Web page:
With impressive turbo power and virtually limitless tuning potential, the N54 and N55 are modern-day performance legends; here’s our BMW N54 and N55 engine guide as we delve beneath the surface to see what these turbo powerhouses are all about.

There are some engines that have become legendary in the car tuning scene. The first two that always come to mind are the RB26DETT from Nissan and the 2JZ-GTE from Toyota. Both have huge potential when modified, and are famous for their ruggedness. Power levels of over 1000bhp, even 2000bhp, are possible with the right modifications and a big enough budget. But, there’s another six-cylinder engine out there which, with the right modifications, can produce huge levels of performance, too. And, no, they don’t come at the same premium price point as the legendary JDM cars for which the engines mentioned above power. We’re talking about BMW’s original turbocharged straight-six engine, the N54 and the N55 engines. Both are former Engine of the Year winners and both love boost.

Below, we’ll dive into the BMW N54 and N55 history as well as advise on the best modifications you can make to them to achieve improved performance.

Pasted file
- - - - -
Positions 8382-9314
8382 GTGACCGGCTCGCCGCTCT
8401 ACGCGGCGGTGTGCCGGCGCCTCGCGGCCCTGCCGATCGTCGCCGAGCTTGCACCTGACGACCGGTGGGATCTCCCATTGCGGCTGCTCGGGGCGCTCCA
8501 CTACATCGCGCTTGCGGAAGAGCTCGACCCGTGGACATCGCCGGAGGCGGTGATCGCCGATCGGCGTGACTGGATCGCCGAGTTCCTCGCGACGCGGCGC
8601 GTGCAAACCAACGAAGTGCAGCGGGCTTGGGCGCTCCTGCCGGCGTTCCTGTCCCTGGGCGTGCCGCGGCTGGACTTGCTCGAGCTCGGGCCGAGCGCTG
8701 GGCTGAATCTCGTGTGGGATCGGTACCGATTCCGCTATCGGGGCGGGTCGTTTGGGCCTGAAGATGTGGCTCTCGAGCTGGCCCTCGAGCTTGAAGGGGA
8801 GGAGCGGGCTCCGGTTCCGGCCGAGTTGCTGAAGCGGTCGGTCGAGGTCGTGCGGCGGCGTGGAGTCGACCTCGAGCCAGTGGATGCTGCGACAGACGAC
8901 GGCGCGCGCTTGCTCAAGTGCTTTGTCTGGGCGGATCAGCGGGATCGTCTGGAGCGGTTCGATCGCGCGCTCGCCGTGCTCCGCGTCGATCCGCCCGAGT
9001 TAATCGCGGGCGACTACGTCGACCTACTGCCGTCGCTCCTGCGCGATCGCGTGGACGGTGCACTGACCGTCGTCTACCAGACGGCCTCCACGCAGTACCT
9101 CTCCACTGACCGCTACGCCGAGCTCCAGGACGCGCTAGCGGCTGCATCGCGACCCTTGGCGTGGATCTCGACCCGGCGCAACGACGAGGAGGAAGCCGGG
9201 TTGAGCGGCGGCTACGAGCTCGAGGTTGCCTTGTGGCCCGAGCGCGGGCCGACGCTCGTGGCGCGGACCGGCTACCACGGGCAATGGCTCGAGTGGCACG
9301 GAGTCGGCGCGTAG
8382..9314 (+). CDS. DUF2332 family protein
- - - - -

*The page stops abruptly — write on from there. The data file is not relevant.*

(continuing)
BMW N54 N55 History

The N54 engine first appeared in the 2006 E92 335i. The twin-turbo straight-six arrived with 306hp and 295lb ft of torque. This is the version that the majority of N54-powered cars have; the F01 740i and US-only E92/3 335is came equipped with a 326hp version; this also received 332lb ft of torque. The most powerful version of the engine was found in the E82 1M Coupé and E89 Z4 sDrive35is; it made 340hp here, with an overboost function that gave it 369lb ft for five seconds at full throttle.

The N55 arrived in 2009 and went from two turbos to a single, twin scroll item. Both its power and torque figures were unchanged from the N54 in many guises, but peak torque arrived 100rpm earlier. Unlike the N54, there were numerous different incarnations of the N55 as BMW fitted it to just about every model it could. The F-range 640i, US-only E82/8 135is, F20/1 M135i and F01 740i all received the 320hp version with 332lb ft; the F22/3 M235i and LCI M135i both got the 326hp version; while the F30 ActiveHybrid 3 had the 340hp N55. Finally, the F26 X4 M40i came with a 360hp version that also got 343lb ft. The F87 M2 came with the most powerful version of the engine, with 370hp and 369lb ft of torque.

BMW N54 N55 Engine with carbon fibre

BMW N54 & N55 technical specs